Search Images Maps Play YouTube News Gmail Drive More »
Sign in
Screen reader users: click this link for accessible mode. Accessible mode has the same essential features but works better with your reader.

Patents

  1. Advanced Patent Search
Publication numberUS7811417 B2
Publication typeGrant
Application numberUS 11/603,786
Publication dateOct 12, 2010
Filing dateNov 22, 2006
Priority dateDec 30, 2005
Fee statusPaid
Also published asUS20070151690
Publication number11603786, 603786, US 7811417 B2, US 7811417B2, US-B2-7811417, US7811417 B2, US7811417B2
InventorsRoss K. MacHattie, Ron E. Beselt
Original AssigneeHoneywell Asca, Inc.
Export CitationBiBTeX, EndNote, RefMan
External Links: USPTO, USPTO Assignment, Espacenet
Cross-machine direction actuators for machine clothing
US 7811417 B2
Abstract
A method for affecting moisture content of a sheet of paper includes providing a moisture measuring device disposed in a papermaking machine to measure the moisture content of a sheet of paper and create a moisture profile of the sheet of paper, determining the moisture profile of the sheet of paper, and providing a water-spraying device to spray water on a press felt that contacts the sheet of paper during manufacturing. The method further includes selecting one or more zones on the press felt on which to spray water based on the moisture profile of the sheet of paper, and acting on the press felt by spraying water in the one or more selected zones on the press felt to affect the moisture content of the sheet of paper that contacts the press felt after the water has been sprayed.
Images(6)
Previous page
Next page
Claims(9)
1. A system for affecting moisture content of a sheet of paper during manufacturing by acting on a press felt that contacts a wet sheet of paper during manufacturing, the system comprising:
a first continuously circulating press felt, which has opposed major surfaces including a first inner surface and a first outer surface, such that a wet sheet of paper is in contact with a first portion of the first outer surface of the first continuously circulating press felt;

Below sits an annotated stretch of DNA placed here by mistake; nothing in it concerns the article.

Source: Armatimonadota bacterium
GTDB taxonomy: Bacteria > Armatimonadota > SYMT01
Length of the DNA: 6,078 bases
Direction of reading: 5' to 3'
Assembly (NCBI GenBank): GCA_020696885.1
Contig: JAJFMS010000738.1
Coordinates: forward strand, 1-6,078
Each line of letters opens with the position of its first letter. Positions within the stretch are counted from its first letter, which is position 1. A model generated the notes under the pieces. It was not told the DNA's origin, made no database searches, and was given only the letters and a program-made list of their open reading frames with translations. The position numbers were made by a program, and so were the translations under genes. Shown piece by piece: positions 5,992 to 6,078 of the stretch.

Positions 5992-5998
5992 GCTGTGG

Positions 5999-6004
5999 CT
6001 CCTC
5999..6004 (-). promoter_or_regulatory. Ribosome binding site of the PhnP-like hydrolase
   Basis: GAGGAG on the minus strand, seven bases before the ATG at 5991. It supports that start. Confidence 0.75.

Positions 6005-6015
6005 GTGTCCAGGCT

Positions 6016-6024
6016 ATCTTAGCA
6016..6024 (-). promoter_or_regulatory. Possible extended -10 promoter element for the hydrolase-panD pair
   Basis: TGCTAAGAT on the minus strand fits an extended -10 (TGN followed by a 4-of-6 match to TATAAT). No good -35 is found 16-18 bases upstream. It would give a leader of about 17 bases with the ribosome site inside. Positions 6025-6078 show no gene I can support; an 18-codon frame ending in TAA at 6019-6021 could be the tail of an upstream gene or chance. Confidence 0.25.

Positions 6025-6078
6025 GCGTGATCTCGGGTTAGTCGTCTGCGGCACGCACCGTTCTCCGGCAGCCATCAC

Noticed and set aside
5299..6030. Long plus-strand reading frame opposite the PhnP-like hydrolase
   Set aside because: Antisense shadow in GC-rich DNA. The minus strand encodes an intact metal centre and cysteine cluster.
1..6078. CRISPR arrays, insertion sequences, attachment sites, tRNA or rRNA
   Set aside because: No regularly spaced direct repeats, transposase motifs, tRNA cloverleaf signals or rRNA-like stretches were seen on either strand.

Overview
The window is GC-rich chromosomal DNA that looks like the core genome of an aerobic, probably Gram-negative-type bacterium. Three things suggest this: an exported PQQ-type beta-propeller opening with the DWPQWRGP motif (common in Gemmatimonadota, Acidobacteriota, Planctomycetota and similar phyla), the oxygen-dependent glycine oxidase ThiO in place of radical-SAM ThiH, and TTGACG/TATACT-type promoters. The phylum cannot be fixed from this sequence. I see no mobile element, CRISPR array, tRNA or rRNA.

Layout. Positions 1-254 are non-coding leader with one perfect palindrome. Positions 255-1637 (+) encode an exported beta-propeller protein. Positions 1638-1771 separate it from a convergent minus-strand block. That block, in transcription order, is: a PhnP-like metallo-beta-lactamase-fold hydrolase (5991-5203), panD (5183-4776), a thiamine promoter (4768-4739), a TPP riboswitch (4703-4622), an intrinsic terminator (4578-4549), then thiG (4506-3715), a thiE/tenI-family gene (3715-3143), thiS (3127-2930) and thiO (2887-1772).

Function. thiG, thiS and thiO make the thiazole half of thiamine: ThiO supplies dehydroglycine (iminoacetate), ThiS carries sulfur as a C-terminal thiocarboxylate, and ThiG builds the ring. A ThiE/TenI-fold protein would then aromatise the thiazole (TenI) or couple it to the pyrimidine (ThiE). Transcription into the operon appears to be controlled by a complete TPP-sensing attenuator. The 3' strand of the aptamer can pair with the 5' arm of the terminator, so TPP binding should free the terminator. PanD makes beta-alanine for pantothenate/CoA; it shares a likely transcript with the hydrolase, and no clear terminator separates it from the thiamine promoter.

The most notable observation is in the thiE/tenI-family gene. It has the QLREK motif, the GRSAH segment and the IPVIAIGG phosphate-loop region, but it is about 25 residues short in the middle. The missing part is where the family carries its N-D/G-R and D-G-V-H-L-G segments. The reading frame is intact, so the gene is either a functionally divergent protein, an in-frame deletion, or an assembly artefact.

a moisture measuring device to determine the moisture content of a first section of a sheet of paper exiting a press section and to create a moisture profile along a cross direction of the first section of the sheet of paper which is located downstream from the first portion of the first outer surface of the first continuously circulating press felt that is in contact with the moving wet sheet of paper;
a first water-spraying device to selectively spray water on first selected zones on the first continuously circulating press felt, wherein the first selected zones are located along across direction in a part of the first continuously circulating press felt that is not in contact with the wet sheet of paper; and
a controller that receives data from the moisture measuring device and controls the first water-spraying device such that one or more selected zones on the first continuously circulating press felt is sprayed with water the amount of water sprayed being based on the moisture profile along the cross direction of the first section of the sheet of paper so that, as the wet sheet of paper comes into contact with the first portion of the first outer surface of the first continuously circulating press felt, water is absorbed from the wet sheet of paper along the cross direction in amounts that depend on the moisture content of the one or more selected zones on the first continuously circulating press felt so that a sheet of paper exhibiting cross direction moisture uniformity is formed.
2. The system of claim 1 further comprising a vacuum device for removing water from the first continuously circulating press felt by suction.
3. The system of claim 2 wherein the controller controls the vacuum device such that water is removed from one or more other zones on the first continuously circulating press felt based on the moisture profile along the cross direction of the first section of the sheet of paper.
4. The system of claim 1 wherein the moisture profile is a moisture profile along both a cross direction and machine direction.
5. The system of claim 1 wherein the moisture measuring device comprises a scanner.
6. The system of claim 1 further comprising a second continuously circulating press felt, which has opposed major surfaces including a second inner surface and a second outer surface, such that the wet sheet of paper is also in contact with a second portion of the second outer surface of the second continuously circulating press felt.
7. The system of claim 6 further comprising: